Bianca Walkden is officially the best female taekwondo fighter on the planet after being feted at the World Taekwondo annual awards’ ceremony in Abidjan, Ivory Coast last night (Monday).
Forty-eight hours after completing an unprecedented Grand Slam of four World Grand Prix titles in 2017, Walkden, 26, was named WT Athlete of the Year.
In doing so, the Liverpool born heavyweight succeeds GB team mate, Jade Jones, who received the honour 12 months ago.
Double World Champion Walkden, now coached by fellow Liverpudlian, Martin Stamper, defeated South Korea’s Da-Bin Lee last Saturday to follow up this year’s Grand Prix successes in Moscow, Rabat and London.
“Bianca has enjoyed an outstanding year,” said GB Performance Director, Gary Hall.
“It’s been an incredible challenge because no one else in history before had managed what she has achieved.
“To maintain such a high standard is credit to her and her professionalism.
“For Bianca, it’s all about being better each time she competes,” added Hall. “So, every time she wins she boxes it off and moves on.”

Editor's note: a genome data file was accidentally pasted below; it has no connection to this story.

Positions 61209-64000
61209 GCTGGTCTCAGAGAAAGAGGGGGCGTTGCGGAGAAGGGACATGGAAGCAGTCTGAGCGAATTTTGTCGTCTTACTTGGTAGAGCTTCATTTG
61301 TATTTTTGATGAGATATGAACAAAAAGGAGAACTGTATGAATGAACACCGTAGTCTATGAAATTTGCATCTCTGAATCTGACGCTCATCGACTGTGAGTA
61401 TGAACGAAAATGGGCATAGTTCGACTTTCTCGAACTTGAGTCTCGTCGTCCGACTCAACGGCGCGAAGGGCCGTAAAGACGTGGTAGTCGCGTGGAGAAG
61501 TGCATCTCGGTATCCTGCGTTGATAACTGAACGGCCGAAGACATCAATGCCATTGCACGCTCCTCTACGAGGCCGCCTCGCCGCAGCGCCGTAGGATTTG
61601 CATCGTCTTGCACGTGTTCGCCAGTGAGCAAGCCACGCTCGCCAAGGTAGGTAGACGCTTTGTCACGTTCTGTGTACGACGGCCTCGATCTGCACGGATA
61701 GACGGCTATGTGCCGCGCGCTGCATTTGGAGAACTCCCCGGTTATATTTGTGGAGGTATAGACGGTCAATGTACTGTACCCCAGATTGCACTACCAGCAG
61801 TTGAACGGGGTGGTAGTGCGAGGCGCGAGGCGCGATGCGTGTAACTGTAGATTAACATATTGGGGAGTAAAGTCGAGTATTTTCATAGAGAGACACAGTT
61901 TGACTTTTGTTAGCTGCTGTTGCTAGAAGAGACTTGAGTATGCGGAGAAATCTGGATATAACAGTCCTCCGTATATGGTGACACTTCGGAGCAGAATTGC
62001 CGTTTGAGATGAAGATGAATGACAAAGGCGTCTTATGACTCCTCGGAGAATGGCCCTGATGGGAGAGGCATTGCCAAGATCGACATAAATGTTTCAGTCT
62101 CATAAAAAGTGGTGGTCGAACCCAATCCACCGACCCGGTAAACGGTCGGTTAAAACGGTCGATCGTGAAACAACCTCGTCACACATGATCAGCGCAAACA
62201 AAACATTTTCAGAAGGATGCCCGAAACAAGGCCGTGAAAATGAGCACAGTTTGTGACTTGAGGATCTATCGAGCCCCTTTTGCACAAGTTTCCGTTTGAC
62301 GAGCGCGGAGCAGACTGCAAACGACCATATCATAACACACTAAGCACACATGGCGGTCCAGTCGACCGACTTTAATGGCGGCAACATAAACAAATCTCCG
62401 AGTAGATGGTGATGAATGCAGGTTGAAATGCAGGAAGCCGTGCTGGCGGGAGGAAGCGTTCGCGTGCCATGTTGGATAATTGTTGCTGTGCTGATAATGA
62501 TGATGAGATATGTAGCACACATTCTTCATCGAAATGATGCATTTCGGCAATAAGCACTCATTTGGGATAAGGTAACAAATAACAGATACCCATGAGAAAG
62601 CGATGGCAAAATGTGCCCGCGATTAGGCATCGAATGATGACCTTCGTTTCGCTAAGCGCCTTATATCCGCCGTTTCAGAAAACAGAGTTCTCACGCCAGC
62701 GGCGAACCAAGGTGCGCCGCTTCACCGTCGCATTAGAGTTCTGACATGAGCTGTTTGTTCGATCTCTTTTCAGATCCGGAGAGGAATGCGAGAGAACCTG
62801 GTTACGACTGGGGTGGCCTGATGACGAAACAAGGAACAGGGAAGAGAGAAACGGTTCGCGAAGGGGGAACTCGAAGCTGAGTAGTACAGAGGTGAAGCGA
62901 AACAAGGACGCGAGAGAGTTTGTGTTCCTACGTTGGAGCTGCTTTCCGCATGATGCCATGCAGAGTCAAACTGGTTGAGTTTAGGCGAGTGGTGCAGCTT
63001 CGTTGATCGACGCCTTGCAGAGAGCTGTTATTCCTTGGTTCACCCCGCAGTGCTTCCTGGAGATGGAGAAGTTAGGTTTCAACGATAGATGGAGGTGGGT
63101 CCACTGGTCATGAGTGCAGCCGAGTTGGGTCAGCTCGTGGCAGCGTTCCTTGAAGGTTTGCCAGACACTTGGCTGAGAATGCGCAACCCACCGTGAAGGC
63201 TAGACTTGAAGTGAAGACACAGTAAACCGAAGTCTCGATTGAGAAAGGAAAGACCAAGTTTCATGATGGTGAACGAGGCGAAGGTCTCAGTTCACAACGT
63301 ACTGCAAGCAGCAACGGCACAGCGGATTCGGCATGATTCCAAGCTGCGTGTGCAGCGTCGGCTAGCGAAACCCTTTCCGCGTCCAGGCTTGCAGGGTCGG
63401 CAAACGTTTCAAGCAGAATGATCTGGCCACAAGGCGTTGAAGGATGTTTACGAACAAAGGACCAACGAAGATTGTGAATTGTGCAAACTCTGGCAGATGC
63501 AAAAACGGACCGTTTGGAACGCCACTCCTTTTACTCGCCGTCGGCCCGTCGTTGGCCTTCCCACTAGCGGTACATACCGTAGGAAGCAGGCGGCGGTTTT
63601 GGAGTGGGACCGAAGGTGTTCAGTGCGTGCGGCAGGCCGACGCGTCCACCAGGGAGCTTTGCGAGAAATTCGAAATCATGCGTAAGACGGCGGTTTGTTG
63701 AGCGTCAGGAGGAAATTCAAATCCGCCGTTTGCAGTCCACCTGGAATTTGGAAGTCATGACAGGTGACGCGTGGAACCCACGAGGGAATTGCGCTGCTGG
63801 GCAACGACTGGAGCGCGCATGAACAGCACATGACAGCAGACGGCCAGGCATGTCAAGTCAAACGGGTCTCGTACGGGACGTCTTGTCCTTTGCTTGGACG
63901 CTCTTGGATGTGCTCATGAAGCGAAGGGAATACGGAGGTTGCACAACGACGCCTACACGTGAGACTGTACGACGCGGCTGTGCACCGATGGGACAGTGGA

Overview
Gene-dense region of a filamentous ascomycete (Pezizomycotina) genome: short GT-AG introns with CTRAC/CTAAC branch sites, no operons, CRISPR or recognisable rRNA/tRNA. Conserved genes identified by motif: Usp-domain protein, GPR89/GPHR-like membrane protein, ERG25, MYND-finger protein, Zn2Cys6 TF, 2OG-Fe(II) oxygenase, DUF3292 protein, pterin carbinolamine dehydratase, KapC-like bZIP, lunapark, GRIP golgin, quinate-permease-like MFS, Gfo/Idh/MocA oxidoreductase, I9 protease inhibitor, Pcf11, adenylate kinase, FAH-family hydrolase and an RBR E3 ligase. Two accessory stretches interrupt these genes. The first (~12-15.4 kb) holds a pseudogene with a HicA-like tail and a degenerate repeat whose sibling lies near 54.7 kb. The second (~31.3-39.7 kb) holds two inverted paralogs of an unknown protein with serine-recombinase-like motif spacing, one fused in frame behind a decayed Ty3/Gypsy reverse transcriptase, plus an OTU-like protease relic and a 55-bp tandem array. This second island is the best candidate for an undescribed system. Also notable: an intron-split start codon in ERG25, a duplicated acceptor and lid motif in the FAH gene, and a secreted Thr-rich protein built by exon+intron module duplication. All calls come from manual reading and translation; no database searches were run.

Hall agrees Walkden could have gone two ways after-for her-the disappointment of only winning a bronze at the Rio 2016 Olympics.
“It would have been easy for ‘B’ to feel sorry for herself,” he said.
“But she has switched up and keeps setting new targets. She wants to win a third successive World title in 2019 which no one has done before.
“And then she wants to go to Tokyo 2020 and win that Olympic gold medal.”
Walkden admitted:” I didn’t think I would be this emotional. So, I just want to say thank you to everyone who has supported and believed in me.”
The Manchester trained GB team finished third in the overall Grand Prix medal standings for 2017, headed only by South Korea and Russia.
“It’s been an outstanding team performance from every angle,” added Hall.
“The year after an Olympic Games can nearly always be a bit of a downer in terms of performance. But this team is full of incredibly talented athletes and staff.
“So, to finish third behind the Koreans and Russians who nearly always have a team double the size of ours is outstanding.”
South Korea topped the table with 27 medals, nine of them gold. Russia won 15 medals to GB’s 12 but gained four fewer gold medals.